FDA Approves Valtrex Caplets for Suppression of Recurrent Genital Herpes In HIV-Infected Persons

RESEARCH TRIANGLE PARK, N.C. -- GlaxoSmithKline announced today that the U.S. Food and Drug Administration (FDA) has approved a supplemental new drug application (sNDA) for Valtrex (valacyclovir HCl) caplets for the suppression of recurrent genital herpes in HIV-infected individuals.

"This approval is significant for the many people who are HIV-infected and also have genital herpes," said Edwin DeJesus, MD, of Infectious Disease Consultants in Altamonte Springs, Fla. "These patients now have a safe and effective medication approved for the suppression of genital herpes outbreaks."

Valtrex is the first and only anti-viral approved in the United States for suppression of recurrent genital herpes outbreaks in HIV-infected individuals.

More than 900,000 people in the United States are HIV-infected. Of these, as many as 58 percent to 81 percent are also co-infected with genital herpes. Genital herpes in HIV-infected individuals can often mean more frequent and severe outbreaks of genital herpes. While genital herpes is not a life-threatening disease, the virus never leaves the body, making it a lifelong condition that can recur at various times with or without symptoms. Symptoms of genital herpes may include painful or itchy cluster of blisters, bumps and rashes in the genital area, or on the thighs or buttocks. To help prevent spreading genital herpes to others, sexual contact should be avoided during outbreaks and safer sex practices should be followed, including use of condoms even between outbreaks.

"We are pleased to further expand the use of suppressive therapy with Valtrex to include HIV-infected individuals," said Clarence Young, MD, vice president of clinical development and medical affairs for GlaxoSmithKline. "GlaxoSmithKline is a leader in research and treatment for both genital herpes and HIV, and we will continue to provide options for people with these diseases."

The randomized double-blind, placebo-controlled study evaluated 293 HIV-seropositive patients on anti-retroviral therapy for at least two months prior to randomization, over a six-month study period. All patients had a history of recurrent genital herpes, in addition to HIV infection. 194 patients were randomized to Valtrex and 99 to placebo. Patients received either Valtrex 500 mg twice daily or placebo. The primary endpoint was the proportion of patients free of genital herpes recurrences for the duration of the study. After six months, the proportion of patients recurrence-free was 65 percent of those receiving Valtrex 500 mg twice daily, compared with only 26 percent of those receiving placebo. Median time to first recurrence was greater than 180 days for patients receiving Valtrex compared with 59 days for those patients receiving placebo. The most common adverse events were headache, fatigue and rash.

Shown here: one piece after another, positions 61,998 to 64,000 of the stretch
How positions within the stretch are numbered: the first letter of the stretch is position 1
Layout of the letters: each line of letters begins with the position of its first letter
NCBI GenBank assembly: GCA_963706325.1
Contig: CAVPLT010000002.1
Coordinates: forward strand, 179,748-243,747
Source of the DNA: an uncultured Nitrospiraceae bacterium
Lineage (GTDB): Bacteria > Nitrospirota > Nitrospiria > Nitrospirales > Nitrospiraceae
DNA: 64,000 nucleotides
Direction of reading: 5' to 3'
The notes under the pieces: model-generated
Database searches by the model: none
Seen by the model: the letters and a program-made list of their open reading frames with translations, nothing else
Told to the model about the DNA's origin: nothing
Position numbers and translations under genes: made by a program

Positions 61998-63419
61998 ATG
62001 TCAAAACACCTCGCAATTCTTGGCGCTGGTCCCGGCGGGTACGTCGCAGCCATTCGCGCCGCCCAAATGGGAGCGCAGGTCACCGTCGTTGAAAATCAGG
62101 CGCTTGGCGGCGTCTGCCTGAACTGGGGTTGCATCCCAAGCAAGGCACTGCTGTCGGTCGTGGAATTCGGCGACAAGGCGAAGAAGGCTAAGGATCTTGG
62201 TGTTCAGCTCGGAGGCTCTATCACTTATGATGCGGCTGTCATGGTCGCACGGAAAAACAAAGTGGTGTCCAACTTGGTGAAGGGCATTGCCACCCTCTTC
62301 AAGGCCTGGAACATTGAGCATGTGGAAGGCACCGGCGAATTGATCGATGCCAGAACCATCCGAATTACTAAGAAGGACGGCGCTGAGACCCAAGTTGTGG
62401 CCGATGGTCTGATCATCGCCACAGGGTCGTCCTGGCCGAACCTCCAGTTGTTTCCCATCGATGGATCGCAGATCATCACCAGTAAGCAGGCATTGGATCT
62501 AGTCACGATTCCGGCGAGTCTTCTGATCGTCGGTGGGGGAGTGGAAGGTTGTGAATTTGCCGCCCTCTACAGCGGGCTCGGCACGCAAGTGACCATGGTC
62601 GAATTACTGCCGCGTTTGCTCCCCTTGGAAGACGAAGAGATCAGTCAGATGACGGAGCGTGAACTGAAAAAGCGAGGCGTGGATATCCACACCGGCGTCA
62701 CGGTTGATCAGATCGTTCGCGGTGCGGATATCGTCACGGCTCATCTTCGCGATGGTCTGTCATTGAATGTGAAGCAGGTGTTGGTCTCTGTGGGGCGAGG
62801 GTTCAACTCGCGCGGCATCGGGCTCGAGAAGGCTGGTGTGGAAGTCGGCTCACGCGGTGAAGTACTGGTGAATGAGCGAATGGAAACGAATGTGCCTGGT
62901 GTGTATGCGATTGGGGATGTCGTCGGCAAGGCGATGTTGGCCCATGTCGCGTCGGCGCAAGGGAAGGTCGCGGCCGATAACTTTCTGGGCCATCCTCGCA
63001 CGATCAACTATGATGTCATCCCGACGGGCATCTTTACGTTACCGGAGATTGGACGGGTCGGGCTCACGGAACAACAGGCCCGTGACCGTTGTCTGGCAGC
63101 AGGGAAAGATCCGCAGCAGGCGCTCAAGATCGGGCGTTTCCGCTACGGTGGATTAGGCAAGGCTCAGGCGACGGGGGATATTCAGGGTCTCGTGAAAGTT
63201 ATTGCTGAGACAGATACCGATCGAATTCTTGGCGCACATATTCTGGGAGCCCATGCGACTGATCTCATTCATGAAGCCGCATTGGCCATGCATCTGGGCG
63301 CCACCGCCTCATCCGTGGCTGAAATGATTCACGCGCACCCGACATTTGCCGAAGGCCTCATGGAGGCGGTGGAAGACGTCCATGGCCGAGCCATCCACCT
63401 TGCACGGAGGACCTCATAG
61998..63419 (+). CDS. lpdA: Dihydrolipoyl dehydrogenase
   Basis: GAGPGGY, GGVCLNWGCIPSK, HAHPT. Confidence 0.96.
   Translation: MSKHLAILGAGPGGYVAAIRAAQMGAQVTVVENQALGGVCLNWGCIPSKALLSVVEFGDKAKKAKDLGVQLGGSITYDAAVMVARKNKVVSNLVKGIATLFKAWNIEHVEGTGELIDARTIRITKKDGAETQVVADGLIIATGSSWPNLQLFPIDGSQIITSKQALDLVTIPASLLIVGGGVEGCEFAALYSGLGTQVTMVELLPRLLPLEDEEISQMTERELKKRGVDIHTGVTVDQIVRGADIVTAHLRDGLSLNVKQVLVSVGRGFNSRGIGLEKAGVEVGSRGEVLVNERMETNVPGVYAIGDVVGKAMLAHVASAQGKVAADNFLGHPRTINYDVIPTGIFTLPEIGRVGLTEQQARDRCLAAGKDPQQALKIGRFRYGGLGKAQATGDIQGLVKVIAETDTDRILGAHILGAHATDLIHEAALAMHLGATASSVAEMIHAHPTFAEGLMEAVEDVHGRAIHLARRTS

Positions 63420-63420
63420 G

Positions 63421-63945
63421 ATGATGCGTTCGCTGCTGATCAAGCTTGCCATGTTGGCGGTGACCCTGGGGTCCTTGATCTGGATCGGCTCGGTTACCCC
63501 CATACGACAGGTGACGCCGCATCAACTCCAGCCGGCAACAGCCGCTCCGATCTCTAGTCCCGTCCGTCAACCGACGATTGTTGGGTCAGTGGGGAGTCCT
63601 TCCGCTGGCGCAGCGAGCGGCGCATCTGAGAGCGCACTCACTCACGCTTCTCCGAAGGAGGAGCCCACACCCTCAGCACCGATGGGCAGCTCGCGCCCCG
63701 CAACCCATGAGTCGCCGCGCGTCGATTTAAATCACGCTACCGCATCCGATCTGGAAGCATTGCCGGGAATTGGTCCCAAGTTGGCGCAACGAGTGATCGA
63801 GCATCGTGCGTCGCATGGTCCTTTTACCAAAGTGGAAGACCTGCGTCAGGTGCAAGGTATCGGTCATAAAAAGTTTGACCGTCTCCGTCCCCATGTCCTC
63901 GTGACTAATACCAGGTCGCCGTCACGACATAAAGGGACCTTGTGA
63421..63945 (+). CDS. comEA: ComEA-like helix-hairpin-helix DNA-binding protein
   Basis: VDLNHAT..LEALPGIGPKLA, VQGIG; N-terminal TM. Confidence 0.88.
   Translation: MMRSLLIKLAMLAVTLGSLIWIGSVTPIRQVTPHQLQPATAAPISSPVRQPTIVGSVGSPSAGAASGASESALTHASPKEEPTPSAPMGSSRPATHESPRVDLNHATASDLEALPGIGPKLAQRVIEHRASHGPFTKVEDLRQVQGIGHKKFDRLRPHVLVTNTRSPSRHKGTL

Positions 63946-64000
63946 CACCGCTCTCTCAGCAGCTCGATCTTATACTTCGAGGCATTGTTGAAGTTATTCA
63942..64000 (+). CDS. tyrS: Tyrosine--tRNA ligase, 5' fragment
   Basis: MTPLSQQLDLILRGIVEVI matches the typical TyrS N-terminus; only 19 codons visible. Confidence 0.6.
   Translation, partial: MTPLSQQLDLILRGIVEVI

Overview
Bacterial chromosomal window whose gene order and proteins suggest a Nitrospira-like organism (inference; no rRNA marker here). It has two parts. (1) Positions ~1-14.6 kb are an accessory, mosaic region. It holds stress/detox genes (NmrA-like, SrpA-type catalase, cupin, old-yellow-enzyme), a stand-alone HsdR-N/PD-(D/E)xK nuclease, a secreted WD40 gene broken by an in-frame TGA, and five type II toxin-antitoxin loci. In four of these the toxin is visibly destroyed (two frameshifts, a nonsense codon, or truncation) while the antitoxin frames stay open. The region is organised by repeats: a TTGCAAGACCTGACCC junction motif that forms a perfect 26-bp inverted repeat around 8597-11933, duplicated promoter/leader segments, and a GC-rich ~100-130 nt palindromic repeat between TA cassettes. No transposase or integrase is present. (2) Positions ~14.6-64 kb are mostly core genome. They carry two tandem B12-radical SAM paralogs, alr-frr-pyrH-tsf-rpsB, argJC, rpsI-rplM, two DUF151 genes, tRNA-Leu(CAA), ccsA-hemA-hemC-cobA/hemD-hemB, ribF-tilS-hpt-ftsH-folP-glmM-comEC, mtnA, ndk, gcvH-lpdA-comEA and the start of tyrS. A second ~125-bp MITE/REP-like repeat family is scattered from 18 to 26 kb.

Valtrex is also indicated for the initial and recurrent treatment and for suppression of genital herpes outbreaks in immunocompetent individuals. In these individuals, the most common side effects with Valtrex are headache, nausea and abdominal pain. No data are available on the efficacy of treatment with Valtrex of more than one year's duration for suppressive therapy or started more than 24 hours after the onset of signs and symptoms for episodic therapy. Valtrex is intended for suppression of genital herpes in adults with normal immune systems or in HIV-infected adults with CD4+ counts >100cells/uL. The safety and efficacy of Valtrex in HIV-infected adults with CD4+ counts < 100cells/uL have not been established. The efficacy of Valtrex for the episodic treatment of genital herpes in HIV-infected adults has not been established. The safety and efficacy of treatment with Valtrex beyond six months in people with HIV infection have not been established. To avoid a potentially serious complication, patients should tell their doctor if their immune system is not normal because of advanced HIV disease, or bone marrow or kidney transplant. There is no cure for herpes and even with treatment it is possible to spread it to others. No antiviral has been proven to reduce the transmission of herpes.

Source: GlaxoSmithKline

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